Call By Value and Call By Reference in C

While calling the Function in C Programming, we can pass the function parameters in two ways:

  • Call By Value
  • Call By Reference

This article will explain to you the difference between Call By Value and Call By Reference in C Programming language with example.

Call By Value in C

The call by Value in C programming is the safest way to call the functions. In this method, Values of the declared variables passed as the parameters to the function. When we pass them to the function,

  • The compiler is actually making a clone or copy of the original and then passing that clone to the function instead of original values.
  • So, Any changes made to the variables inside a function does not reflect the original values.

Let us look at one example to understand the C call by Value better

Pass parameters to function using Call By Value in C Programming

This program allows the user to enter 2 integers. Next, we pass those numbers to another function to do some calculations using the C Call by value method. Please refer to Functions in C Programming.

/* Call By Value in C Example */

#include <stdio.h>

// Function Declaration
void CallByValue(int , int );          

int main()
{
  int a, b;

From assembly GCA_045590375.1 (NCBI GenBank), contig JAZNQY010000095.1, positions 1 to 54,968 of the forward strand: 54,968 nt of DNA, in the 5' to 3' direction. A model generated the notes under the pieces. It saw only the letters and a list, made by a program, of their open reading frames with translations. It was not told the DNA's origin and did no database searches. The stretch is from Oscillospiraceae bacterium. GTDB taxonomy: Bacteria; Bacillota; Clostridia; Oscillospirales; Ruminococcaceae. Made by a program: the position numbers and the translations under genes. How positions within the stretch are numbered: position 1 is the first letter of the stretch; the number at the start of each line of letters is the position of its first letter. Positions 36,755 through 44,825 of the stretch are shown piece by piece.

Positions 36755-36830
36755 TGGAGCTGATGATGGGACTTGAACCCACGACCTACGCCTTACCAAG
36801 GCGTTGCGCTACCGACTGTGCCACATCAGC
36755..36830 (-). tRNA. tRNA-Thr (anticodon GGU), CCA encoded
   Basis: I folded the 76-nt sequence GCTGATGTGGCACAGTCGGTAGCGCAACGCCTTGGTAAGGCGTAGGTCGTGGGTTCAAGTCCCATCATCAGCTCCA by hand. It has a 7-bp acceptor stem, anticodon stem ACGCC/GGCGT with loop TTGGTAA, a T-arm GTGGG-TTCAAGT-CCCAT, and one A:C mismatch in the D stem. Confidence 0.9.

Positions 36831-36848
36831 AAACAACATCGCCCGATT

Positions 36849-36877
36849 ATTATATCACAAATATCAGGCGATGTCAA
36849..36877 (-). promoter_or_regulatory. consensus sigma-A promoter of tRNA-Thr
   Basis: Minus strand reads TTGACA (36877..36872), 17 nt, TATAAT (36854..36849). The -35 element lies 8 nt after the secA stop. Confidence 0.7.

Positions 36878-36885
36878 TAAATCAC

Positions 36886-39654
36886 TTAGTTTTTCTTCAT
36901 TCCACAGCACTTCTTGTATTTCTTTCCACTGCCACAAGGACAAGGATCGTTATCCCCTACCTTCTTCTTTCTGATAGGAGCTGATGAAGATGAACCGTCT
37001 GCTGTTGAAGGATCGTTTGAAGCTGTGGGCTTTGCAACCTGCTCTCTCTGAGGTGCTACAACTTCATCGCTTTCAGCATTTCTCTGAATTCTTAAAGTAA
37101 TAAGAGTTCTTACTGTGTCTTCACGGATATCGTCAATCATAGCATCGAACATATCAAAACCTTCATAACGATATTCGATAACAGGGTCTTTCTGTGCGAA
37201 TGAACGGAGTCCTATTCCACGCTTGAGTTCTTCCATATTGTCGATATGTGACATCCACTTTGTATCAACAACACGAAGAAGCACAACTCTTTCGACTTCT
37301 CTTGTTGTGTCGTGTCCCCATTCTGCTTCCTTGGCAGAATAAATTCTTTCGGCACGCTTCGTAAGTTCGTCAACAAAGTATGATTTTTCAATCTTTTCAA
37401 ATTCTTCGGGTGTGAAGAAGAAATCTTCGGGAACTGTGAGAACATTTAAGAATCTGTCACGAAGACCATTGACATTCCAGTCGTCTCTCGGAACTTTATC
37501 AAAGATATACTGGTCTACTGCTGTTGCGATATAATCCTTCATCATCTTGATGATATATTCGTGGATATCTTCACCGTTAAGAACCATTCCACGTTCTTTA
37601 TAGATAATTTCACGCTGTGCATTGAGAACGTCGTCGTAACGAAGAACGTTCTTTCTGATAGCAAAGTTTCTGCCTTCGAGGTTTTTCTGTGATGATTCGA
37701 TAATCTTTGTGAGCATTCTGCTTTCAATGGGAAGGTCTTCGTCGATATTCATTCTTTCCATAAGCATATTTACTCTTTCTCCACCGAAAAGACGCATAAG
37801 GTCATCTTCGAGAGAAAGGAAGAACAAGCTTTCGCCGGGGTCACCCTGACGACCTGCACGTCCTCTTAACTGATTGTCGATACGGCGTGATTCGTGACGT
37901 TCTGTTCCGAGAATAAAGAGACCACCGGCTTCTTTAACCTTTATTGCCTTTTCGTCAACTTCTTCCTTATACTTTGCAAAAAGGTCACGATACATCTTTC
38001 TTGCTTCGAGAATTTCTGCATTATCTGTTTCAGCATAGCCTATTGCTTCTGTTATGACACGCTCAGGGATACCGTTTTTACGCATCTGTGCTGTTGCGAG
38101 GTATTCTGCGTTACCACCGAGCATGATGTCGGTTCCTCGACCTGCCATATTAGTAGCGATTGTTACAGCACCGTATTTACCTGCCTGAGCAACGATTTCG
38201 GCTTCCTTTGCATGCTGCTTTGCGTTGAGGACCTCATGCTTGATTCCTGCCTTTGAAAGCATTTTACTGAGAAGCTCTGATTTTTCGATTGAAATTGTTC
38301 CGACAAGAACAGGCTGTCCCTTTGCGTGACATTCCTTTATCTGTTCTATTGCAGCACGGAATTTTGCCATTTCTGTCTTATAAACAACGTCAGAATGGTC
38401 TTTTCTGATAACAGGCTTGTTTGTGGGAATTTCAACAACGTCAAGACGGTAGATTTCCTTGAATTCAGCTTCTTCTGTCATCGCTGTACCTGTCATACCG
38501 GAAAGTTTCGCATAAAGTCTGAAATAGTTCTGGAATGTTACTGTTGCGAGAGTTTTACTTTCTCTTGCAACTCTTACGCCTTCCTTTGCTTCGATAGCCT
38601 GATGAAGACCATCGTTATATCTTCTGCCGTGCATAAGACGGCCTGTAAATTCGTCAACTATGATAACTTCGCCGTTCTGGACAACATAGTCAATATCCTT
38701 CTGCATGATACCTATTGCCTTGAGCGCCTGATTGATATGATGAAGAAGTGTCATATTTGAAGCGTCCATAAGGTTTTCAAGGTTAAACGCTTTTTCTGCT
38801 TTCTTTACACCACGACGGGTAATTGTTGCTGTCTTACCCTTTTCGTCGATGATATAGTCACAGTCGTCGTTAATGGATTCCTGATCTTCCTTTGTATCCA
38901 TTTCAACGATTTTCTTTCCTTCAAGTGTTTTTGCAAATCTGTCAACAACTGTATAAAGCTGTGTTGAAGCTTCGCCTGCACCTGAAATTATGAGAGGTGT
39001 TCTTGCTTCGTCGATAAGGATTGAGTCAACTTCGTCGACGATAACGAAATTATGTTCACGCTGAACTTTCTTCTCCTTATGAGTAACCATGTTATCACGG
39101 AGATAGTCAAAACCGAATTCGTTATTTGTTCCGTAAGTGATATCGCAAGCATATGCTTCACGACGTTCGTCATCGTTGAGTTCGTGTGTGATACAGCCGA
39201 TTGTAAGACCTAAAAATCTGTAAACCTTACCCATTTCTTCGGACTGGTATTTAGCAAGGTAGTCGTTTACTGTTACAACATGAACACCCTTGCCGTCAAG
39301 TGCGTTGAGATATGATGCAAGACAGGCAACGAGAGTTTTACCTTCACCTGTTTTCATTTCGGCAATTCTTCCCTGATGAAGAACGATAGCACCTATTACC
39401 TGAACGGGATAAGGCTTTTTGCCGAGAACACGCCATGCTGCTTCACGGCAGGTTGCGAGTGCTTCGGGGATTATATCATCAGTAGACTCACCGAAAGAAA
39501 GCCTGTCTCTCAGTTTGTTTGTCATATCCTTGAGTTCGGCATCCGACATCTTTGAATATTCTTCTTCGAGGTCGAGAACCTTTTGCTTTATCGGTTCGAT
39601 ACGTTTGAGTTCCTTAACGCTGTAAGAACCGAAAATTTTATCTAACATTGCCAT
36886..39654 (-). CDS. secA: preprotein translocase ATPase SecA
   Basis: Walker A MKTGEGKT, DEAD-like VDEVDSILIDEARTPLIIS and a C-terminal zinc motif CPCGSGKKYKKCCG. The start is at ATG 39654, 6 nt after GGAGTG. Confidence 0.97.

printf ("\nPlease Enter 2 Integer Values\n");
  scanf("%d %d", &a, &b);
  
  printf("\nBefore Calling CallByValue() Function A = %d and B = %d", a, b);
  
  CallByValue(a, b);   

  printf(" \nAfter Calling CallByValue From Main() A = %d and B = %d", a, b);                      
}

void CallByValue(int a, int b)  
{
  a = a * 10;
  b = b * 20;
 
  printf(" \nFrom the CallByValue() Function A = %d and B = %d", a, b);    
}
Call By Value and Call By Reference in C 1

Within this C call by value example, the void CallByValue(int , int ) code is called a function declaration. If you forget this function declaration, then the compiler will throw an error. The printf statement will ask the user to enter 2 numbers. The next statement will store the user input values in a, b variables

Next statement will print the user inputs a and b to compare them later

printf("\n Before Calling CallByValue() Function A = %d and B = %d", a, b);

In the next line, we called the method

CallByValue(5 , 9 );

When the compiler reaches this function, it will traverse to the top to check for the function definition or else declaration of the CallByValue (). If it fails to identify the CallByValue name, then it will throw an error.

In this case, while traversing upwards, it will stop at

void CallByValue(int , int );

because it matches with the one we called

CallByValue(5 , 9 );

The above declaration will take the compiler to the below method.

void CallByValue(int a, int b)

Within the function, We altered the numbers of a and b by multiplying a with 10 and b with 20.

CallByValue(int a, int b)

 a = a * 10;

 b = b * 20;

Which means, CallByValue(5, 9) will become

a = 5 * 10 = 50 and

b = 9 * 20 = 180

Below printf statements is used to print a and b

printf(" \nFrom the CallByValue() Function A = %d and B = %d", a, b); = 50, 180

End of CallByValue()

Lets us see our main()again